Photographer, painter, poet, teacher, and cognoscente, Hawah offers us words of comfort, advice, humility, wonder, and reassurance for those who believe the physical world is an illusion.

His two other books, Trails: Trust Before Suspicion, a journal of his travels hitchhiking across the United States of America and backpacking alone through Africa, and Escape Extinction, notes on love, hate, hypocrisy, war, and peace, are both incredibly powerful nonfiction narratives that reflect on humanity and traveling, both physically and spiritually. He boldly states in Extinction, “I love Osama bin Laden and I love George W. Bush, both equally and without distinction or reservation.” This is a man who constantly challenges himself, his ideas, his beliefs, his perception of the world, and looks for and revises inconsistencies in what he practices and what he preaches.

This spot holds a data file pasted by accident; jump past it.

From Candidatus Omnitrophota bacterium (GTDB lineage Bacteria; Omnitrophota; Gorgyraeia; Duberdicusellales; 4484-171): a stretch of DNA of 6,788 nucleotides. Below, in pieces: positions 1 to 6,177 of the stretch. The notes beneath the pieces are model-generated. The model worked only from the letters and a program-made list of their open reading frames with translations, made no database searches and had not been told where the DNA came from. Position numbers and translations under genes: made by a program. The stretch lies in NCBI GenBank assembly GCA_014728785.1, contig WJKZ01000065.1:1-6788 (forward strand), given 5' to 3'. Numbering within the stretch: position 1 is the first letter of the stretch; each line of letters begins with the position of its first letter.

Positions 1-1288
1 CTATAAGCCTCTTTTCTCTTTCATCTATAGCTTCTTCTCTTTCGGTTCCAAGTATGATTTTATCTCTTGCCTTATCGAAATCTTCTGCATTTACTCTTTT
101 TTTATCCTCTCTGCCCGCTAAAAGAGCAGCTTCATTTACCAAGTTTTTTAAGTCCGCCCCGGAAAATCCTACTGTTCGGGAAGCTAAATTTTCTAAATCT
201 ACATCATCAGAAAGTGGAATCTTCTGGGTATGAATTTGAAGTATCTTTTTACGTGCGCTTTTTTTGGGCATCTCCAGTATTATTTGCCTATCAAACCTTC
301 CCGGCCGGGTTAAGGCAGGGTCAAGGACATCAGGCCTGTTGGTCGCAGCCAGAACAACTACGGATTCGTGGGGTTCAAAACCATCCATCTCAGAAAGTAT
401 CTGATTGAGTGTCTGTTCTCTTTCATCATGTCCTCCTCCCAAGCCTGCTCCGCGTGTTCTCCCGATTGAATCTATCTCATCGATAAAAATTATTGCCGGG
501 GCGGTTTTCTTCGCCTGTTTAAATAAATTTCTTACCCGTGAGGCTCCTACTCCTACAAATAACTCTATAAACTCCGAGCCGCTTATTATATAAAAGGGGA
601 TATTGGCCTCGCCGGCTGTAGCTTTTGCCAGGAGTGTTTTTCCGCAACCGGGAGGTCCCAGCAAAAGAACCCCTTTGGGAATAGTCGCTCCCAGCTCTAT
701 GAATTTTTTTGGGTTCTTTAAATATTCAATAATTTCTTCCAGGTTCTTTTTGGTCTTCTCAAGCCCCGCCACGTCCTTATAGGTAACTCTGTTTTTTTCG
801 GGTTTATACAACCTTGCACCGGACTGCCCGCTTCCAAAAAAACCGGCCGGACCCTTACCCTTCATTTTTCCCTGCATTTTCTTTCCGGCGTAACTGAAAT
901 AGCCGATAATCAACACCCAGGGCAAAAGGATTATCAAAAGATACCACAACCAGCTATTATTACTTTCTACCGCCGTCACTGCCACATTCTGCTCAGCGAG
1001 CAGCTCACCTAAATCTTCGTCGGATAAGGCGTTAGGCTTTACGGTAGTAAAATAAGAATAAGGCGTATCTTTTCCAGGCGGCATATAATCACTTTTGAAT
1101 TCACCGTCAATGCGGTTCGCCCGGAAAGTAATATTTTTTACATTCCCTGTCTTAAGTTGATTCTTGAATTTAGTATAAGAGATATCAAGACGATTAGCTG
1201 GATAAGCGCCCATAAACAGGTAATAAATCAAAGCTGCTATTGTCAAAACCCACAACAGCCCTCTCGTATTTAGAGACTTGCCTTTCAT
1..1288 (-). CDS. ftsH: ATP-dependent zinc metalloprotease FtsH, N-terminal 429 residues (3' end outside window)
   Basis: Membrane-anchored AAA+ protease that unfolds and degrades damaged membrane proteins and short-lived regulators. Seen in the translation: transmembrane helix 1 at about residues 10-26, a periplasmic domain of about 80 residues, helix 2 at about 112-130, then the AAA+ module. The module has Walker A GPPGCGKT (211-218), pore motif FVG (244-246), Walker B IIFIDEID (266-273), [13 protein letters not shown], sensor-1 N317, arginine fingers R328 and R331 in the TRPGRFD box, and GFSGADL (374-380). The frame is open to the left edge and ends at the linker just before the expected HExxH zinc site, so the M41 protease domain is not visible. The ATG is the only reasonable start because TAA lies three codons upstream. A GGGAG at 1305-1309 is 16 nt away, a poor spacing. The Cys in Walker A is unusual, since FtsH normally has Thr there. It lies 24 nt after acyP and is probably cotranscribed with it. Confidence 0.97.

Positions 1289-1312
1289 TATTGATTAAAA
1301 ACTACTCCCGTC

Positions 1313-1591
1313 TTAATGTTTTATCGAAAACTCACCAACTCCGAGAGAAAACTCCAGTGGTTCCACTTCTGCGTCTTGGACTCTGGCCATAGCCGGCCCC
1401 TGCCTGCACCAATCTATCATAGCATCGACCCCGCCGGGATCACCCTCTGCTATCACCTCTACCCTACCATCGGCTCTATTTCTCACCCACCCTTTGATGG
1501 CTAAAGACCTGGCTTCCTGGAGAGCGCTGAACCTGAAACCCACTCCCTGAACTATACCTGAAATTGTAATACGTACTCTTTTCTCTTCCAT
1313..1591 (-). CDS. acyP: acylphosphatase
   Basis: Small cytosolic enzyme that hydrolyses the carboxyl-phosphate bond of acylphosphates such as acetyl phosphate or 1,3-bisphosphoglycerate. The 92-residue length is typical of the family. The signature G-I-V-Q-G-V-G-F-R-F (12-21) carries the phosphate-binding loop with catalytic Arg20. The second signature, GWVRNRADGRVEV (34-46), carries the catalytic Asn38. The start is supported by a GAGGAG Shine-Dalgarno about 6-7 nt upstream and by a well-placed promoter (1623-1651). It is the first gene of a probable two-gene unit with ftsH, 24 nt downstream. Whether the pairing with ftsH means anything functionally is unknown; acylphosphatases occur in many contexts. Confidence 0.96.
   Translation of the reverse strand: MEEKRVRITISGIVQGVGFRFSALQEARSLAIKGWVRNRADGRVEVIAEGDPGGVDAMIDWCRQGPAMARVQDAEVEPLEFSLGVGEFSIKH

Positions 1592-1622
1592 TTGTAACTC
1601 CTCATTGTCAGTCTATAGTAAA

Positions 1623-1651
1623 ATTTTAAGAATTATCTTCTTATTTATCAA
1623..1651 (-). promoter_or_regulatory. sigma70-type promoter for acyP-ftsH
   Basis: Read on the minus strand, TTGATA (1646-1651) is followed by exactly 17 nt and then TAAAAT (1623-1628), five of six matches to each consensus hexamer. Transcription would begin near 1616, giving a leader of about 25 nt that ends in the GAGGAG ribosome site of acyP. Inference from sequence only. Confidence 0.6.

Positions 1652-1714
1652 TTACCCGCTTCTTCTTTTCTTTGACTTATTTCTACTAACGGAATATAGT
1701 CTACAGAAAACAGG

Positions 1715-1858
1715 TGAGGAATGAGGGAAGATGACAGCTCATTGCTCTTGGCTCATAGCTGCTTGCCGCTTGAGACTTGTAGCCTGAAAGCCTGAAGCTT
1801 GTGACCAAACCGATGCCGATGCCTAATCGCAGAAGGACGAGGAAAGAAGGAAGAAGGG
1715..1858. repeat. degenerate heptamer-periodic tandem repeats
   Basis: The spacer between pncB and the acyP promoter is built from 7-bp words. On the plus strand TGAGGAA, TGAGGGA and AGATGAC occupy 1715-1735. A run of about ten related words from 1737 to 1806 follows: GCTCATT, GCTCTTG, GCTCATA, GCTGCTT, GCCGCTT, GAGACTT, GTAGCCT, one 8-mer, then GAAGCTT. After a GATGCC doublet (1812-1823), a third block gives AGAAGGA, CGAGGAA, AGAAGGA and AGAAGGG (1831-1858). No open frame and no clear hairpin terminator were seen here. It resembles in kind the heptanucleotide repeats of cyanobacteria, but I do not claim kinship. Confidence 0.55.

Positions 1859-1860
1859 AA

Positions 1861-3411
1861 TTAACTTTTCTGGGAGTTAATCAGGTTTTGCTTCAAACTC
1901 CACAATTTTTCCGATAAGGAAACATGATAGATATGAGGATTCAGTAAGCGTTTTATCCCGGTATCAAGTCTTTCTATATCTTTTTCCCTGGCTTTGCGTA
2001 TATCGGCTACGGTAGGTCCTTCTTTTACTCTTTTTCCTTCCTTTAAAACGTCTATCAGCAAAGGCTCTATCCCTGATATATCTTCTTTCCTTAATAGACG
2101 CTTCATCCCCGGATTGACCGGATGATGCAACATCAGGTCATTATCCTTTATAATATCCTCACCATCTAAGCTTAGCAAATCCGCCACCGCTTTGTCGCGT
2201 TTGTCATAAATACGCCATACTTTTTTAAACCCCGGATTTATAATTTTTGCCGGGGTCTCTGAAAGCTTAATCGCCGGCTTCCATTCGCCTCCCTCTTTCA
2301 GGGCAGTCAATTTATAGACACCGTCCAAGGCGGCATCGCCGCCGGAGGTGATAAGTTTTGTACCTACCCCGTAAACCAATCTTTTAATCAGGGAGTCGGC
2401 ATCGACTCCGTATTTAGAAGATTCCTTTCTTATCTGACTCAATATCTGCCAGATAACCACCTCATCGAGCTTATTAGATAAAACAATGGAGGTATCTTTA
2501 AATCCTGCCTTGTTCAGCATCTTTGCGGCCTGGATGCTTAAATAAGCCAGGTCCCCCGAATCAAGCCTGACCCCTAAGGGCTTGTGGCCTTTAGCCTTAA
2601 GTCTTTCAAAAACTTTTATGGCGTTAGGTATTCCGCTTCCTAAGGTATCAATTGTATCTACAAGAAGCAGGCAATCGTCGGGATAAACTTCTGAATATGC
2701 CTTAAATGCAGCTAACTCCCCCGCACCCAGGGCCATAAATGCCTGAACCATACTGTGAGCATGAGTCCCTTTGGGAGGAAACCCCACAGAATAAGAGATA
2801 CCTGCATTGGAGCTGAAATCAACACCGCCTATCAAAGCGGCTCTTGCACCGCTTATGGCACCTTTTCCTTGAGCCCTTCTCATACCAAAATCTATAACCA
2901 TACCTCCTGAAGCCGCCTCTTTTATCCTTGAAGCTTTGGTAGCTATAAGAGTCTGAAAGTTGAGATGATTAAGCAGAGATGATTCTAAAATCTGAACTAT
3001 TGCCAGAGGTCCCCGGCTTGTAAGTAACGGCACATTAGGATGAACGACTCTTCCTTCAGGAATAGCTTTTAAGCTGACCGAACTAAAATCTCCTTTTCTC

Reading this cosmopolitan traveler’s latest work of prose, poetry, wisdom, and soulful treatises is meditation. For those who seek exploration of life’s many riddles, his imagery floats from comprehensive to precise, dipping the reader in and out of altered states of consciousness. It can be a breath of fresh air: “You have nothing to worry about/ Nothing to become/ There is no time that is remaining beyond when all is.” His protean and discursive words are emblazoned with colorful images: “The past is frozen/ The future is melting/ And the present is without weather.”

To read Hawah’s work is to know him, and I am honored to have known and learned from him at critical junctions in my life. Whether he’s in Colorado teaching young people that peace has a chance or on the frontlines spreading the message in the neighborhoods of the District of Columbia, Hawah’s energy, optimism, and ideas of unconditional acceptance are mesmeric and real. His comforting wisdom is evident in the poem ‘Extended Life’: “I’ve seen something greater than what I am/ Just because you do not know that you exist/ Does not mean you are not alive/ Don’t deny life.”